Susan Silton

Quartet for the End of Time

1399 Factory Place
Los Angeles, CA 90013
June 16 – 17, 2017

About the Performance

In 1939, at the onset of WWII, thirty-one year-old French composer Olivier Messiaen was drafted into the French Army, and was eventually captured and imprisoned as a POW in Stalag VIII A, at Görlitz, Germany. It was here, on January 15, 1941, in the camp’s theater barrack and amidst bitter cold, that Messiaen’s composition, Quartet for the End of Time (Quatour pour la fin du Temps), first premiered to an audience of prisoners and German prison guards. Prior to his capture, Messiaen had begun to compose what would become one part of Quartet in 1940 while stationed in Verdun. There, he also met and befriended cellist Etienne Pasquier and clarinetist Henri Akoka, who were to become fellow prisoners at Stalag VIII A, and who, along with a fourth POW, violinist Eugène Jean Le Boulaire, comprised the quartet of musicians who first performed Quartet for the End of Time.

Messiaen, a devout Catholic, was less interested in “the end of time” as an apocalyptic overlay than as a temporal one; he found inspiration for the work in a passage from Revelation referencing the collapsing of time into eternity (“There will be no more Time”). But the oppressive conditions within which the work was conceived and presented—set against the backdrop of wartime conditions in Nazi Germany—contribute to the work’s broader narrative and reception.

It is because of this context that multidisciplinary artist Susan Silton felt compelled to present Quartet, to which she began listening soon after the 2016 US Presidential election. Citing the alarming connections between past and present conditions, especially vis-à-vis the current targeting in this country of individuals on the basis of religion, race, and/or gender, Silton has referred to the work’s “sense of urgency as well as its mournful acceptance—the coexistence of resistance and resignation, anger and calm.” Silton’s staging of the work was sited in the heart of downtown Los Angeles’ thriving art district—an area that has itself been a contested site with respect to issues of displacement, gentrification, and invisibility. The artist addressed some of these latter issues in her work, A Sublime Madness in the Soul (2015), an operatic work presented through the windows of her then-studio on Anderson Street, which was visually and audibly experienced from the now dismantled 6th Street Bridge.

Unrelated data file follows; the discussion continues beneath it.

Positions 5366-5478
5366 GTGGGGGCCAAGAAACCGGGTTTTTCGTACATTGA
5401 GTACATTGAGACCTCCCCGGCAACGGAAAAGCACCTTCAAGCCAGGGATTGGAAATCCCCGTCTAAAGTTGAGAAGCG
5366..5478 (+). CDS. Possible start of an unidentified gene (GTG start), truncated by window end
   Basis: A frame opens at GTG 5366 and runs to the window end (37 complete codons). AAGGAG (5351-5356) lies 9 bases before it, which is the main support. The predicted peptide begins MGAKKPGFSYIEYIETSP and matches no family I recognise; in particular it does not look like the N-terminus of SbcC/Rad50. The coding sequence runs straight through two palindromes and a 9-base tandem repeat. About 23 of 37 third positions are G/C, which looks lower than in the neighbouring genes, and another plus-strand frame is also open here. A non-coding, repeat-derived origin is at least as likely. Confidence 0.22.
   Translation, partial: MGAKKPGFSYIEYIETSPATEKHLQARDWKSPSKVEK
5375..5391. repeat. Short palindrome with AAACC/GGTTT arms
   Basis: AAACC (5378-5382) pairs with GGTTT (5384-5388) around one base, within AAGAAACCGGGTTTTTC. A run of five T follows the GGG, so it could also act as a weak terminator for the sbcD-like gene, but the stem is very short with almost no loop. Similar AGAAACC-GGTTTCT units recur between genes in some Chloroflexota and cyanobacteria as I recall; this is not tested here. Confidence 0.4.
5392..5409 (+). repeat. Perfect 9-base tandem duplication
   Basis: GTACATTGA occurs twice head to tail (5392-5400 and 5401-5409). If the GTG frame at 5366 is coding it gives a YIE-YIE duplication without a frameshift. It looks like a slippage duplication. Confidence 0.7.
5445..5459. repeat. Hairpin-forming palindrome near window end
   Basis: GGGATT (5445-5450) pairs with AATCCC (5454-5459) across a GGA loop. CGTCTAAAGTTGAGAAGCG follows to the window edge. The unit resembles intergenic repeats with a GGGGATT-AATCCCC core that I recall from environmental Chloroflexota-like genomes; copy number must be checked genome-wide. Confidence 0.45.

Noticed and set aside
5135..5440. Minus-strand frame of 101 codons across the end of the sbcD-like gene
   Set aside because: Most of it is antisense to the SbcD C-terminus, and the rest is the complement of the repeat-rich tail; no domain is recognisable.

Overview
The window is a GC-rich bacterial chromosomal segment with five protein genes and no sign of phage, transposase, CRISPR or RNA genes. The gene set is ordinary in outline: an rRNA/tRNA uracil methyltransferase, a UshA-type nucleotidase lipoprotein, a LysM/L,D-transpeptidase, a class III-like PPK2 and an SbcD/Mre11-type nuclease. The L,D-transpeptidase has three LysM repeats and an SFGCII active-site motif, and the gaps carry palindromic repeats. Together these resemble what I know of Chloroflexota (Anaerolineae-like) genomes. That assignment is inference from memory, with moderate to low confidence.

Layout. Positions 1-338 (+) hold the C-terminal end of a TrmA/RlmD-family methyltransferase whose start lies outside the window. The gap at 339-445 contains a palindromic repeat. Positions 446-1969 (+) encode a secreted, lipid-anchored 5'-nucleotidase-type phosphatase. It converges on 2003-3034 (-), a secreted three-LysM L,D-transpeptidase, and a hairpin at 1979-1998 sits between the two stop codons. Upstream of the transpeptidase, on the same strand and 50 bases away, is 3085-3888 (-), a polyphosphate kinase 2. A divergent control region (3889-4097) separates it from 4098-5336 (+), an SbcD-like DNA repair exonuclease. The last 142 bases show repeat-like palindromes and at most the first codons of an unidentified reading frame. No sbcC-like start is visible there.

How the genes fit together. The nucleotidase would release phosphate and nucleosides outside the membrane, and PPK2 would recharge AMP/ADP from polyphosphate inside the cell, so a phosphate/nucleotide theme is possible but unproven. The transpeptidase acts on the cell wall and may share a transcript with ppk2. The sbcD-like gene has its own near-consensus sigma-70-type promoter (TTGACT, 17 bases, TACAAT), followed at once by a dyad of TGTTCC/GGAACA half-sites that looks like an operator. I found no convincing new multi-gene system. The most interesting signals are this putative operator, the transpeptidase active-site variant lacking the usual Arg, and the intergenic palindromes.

As part of the performance of Quartet, Silton invited LA-based choreographer Flora Wiegmann to create a spare score for four dancers, and chose to stage the work with an all-female cast of musicians and performers, in stark contrast to by and for whom it was first performed.

“Music serves for us as a conduit to the ineffable,” Olivier Messiaen once said. In this unsettling time of political and social uncertainty, Silton’s presentation of Quartet for the End of Time suggests the power of music to capture nature, social/political upheaval, the breadth of humanity, and the significance of reframing artistic works from the past in order to reflect on the present. In such times, music can perhaps elicit, identify, or explain the full range of human emotions when words alone seem to fail.

About Susan Silton
Susan Silton resides in Los Angeles. Her multi-disciplinary projects engage multiple aesthetic strategies to mine the complexities of subjectivity and subject positions, often through poetic combinations of humor, discomfort, subterfuge and unabashed beauty. Silton’s work takes form in performative and participatory-based projects, photography, video, installation, text/audio works, and print-based projects, and presents in diverse contexts such as public sites, social network platforms, and traditional galleries and institutions. Her work has been exhibited/presented nationally and internationally at Museum of Contemporary Art, Los Angeles; SFMOMA, San Francisco; Susanne Vielmetter Los Angeles Projects; LA><ART, Los Angeles; Hammer Museum; ICA/ Philadelphia; MAK Center for Art and Architecture, Los Angeles; and Australian Centre for Contemporary Art, Melbourne, among others. Projects include the commissioned installation, In everything there is the trace at USC Fisher Museum, the book project, Who’s in a Name? (both 2013), and the site-specific opera, A Sublime Madness in the Soul (composed by Juliana Snapper, 2015), which presented through the windows of the artist’s then-studio in downtown Los Angeles. In November, 2015, Silton’s Whistling Project was included in SITE Santa Fe’s year-long series of exhibitions, SITE 20 Years/20 Shows, which included a commissioned performance by Silton’s women’s whistling group, The Crowing Hens. She has received fellowships and awards from the Getty/California Community Foundation, Art Matters, Center for Cultural Innovation, Cultural Affairs Department of the City of Los Angeles, The MacDowell Colony, Banff Centre for the Arts, Durfee Foundation, The Shifting Foundation, and most recently, Fellows of Contemporary Art (FOCA). Silton’s work has been featured in numerous publications including Artforum, Art21, KCET’s Artbound, Art in America, X-TRA, ArtLies, Flash Art, and Cabinet.


Directed by: Susan Silton
Choreography by: Flora Wiegmann
Costumes: Shpetim Zero
Lighting and Technical Production: Studio Sereno

Shalini Vijayan, violin
Michiko Ogawa, clarinet
Erika Duke-Kirkpatrick, cello
Vicki Ray, piano

Deborah Cohen
Norianna Galindo-Ramirez
Kianna Peppers
Flora Wiegmann

And with Cristina Frias

This project was supported in part by a 2017 Fellows of Contemporary Art FOCAFellowship, granted to mid-career artists in recognition of their significant contributions to the California art scene.

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